An individual who is a sole proprietor may make an insured vehicle available to himself for his regular use. Where this is shown, the individual will be deemed to be a named insured under the policy insuring the vehicle for the purposes of s. 66(1) of the SABS and the insurerer of the vehicle will be the priority insurer for statutory accident benefits.

[2012] O.J. No. 4749

2012 ONCA 683

Ontario Court of Appeal

J.M. Simmons, R.P. Armstrong and S.E. Pepall JJ.A.

October 11, 2012

Two cases with comparable facts were decided differently by two different arbitrators interpreting s. 66(1) of the Statutory Accident Benefits Schedule - accident on or after November 1, 1996, O. Reg. 403/96 ("SABS"). This section provides that an individual who is living and ordinarily present in Ontario shall be deemed for the purpose of the SABS to be the named insured under the policy insuring an automobile at the time of an accident if, at the time of the accident, the insured automobile is being made available for the individual's regular use by a corporation, an unincorporated association, partnership, sole proprietorship or other entity.

A person to which s. 66(1) applies is deemed to be a named insured for the purpose of s. 268(2) of the Insurance Act affecting the priority which insurers are to pay statutory accident benefits. These two appeals concerned priority disputes between insurers as to who was obligated to pay statutory accident benefits.

In both matters, a truck driver operating as a sole proprietorship owned a truck. The driver, in the name of his sole proprietorship, entered into an owner/operator agreement with a trucking company whereby the driver would operate the commercial truck he owned solely for the services required by the trucking company and not for personal use. In both agreements, the truck was to be enrolled under the trucking company's insurance for its fleet of vehicles. The trucking companies were the named insureds on the commercial policies. The drivers were responsible for paying deductibles for the insurance on their commercial vehicles.

The drivers were injured while performing their obligations under the agreement. The drivers were named insureds in policies for their personal use vehicles. After the accident the personal vehicle insurers paid statutory accident benefits to the respective driver but claimed the insurers which had issued the commercial policy providing coverage to the truckign companys' fleets were responsible for paying these benefits. A priority dispute arose in relation to whether the drivers were named insureds on the commercial policies under the regular use provisions of the SABS.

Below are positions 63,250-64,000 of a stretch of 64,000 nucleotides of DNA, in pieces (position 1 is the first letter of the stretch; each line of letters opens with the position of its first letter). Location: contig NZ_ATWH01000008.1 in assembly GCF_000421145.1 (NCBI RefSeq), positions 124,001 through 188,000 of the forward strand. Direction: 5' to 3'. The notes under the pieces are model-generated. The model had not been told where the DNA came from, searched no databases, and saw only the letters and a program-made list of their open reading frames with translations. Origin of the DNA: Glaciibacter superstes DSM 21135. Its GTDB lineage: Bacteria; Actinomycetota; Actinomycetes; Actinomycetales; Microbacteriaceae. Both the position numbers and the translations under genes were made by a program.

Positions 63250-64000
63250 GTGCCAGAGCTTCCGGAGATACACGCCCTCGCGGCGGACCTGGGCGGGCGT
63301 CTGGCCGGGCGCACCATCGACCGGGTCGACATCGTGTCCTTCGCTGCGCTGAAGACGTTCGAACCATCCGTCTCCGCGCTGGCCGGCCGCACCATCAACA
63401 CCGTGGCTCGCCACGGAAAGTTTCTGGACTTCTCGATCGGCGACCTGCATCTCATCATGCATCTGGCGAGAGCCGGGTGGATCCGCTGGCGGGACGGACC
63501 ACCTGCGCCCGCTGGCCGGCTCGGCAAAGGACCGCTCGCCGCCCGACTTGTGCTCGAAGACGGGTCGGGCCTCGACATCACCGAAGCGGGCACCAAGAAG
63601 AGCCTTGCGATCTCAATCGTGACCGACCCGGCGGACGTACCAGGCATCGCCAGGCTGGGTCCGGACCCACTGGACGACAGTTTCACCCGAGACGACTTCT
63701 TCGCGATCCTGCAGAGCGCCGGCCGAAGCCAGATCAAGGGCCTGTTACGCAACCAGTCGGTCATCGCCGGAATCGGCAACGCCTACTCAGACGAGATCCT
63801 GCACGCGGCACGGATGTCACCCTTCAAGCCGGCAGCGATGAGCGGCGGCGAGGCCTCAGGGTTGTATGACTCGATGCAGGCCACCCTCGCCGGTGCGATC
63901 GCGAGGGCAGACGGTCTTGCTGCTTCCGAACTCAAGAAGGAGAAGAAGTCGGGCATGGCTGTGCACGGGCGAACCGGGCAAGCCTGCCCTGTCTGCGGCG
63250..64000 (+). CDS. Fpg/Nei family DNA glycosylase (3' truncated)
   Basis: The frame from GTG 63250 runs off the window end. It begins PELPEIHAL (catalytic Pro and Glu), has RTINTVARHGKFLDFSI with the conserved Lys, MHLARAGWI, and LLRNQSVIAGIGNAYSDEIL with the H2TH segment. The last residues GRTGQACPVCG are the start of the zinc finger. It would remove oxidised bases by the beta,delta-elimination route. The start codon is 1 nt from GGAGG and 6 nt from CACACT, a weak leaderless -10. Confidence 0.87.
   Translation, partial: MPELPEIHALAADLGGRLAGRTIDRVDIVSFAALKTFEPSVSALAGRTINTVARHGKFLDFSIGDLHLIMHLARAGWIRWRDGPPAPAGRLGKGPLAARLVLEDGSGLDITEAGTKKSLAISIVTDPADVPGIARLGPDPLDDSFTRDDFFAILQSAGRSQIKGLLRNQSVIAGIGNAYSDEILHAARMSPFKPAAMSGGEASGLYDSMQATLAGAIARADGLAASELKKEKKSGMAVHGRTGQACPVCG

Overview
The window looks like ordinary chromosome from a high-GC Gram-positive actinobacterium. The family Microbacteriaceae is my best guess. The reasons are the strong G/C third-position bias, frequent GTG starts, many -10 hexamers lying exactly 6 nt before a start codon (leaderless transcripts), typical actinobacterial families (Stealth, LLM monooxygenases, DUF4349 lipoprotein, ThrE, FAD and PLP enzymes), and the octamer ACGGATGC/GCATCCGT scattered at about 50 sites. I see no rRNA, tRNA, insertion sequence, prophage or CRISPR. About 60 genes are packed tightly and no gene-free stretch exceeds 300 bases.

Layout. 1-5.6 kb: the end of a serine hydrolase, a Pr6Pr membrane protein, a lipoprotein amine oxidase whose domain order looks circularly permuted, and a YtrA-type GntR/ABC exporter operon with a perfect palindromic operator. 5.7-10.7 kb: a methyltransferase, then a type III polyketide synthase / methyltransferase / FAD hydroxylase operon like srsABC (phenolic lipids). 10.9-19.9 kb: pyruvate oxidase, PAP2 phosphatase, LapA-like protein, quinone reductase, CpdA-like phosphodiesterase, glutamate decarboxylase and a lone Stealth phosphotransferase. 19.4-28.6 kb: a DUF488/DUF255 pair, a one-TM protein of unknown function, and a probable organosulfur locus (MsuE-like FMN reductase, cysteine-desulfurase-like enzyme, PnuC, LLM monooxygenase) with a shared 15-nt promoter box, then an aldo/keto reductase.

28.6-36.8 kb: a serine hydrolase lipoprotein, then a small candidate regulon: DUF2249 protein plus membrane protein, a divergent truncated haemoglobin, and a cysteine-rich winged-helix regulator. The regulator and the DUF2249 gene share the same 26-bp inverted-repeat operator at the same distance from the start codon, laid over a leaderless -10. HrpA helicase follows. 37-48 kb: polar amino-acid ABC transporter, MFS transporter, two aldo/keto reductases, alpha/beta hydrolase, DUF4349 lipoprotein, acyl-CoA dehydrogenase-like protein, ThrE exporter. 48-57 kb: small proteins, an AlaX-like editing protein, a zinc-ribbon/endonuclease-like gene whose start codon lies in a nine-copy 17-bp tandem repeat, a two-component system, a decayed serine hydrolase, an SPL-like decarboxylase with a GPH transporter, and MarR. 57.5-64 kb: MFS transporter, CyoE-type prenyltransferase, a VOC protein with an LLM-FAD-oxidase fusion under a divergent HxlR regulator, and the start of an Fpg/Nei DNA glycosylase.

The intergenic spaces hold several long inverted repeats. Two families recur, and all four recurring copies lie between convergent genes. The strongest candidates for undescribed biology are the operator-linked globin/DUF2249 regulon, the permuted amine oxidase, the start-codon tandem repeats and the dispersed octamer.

The two insurers that were unsuccessful at the arbitration stage appealed to the Superior Court. The difference between the two arbitration decisions was with respect to whether a sole proprietor could make a truck available to himself as the indvidual operating the sole proprietorship. The Superior Court held the plain meaning of s. 66(1) allowed for the possibility that an insured vehicle may be made available by an individual who is a sole proprietor to himself. The drivers were deemed to be named insureds under the policy insuring the vehicle.

The Court of Appeal agreed with the Superior Court. Pursuant to the regular use provisions under the SABS, a sole proprietor can make a vehicle available for his or her regular use. If this is shown, the commercial insurer is in priority to the personal use vehicle insurer if the accident occurred in the course of the commercial arrangement. The intent of the legislature for the regular use provisions was to make the commercial insurer responsible for the accident benefits arising out of the operation of a commercial vehicle.

The Court of Appeal referred to the leading case, Axa Insurance v. Markel (Arbitrator Fidler, December 9, 1996), aff'd [1997] O.J. No. 2186 (Gen. Div). in which it was held that in these types of trucking arrangements, the contractor was making the vehicle available for use by the transport company rather than the transport company making the vehicle available for the use of the contractor. The Court of Appeal distinguished this case and held the question of whether, for the purposes of s. 66(1), the sole proprietorship could make the vehicle available to the individual who was the sole proprietor was never considered. Applying the reasoning to the case at hand, the Court concluded the sole proprietors were operating under their business names and it could be said that the sole proprietorships regularly made the insured vehicles available to the individuals operating the sole proprietorship. Therefore, the insurers of the commercial vehicles were solely responsible for payment of the statutory accident benefits to the drivers, rather than the personal use vehicle insurers.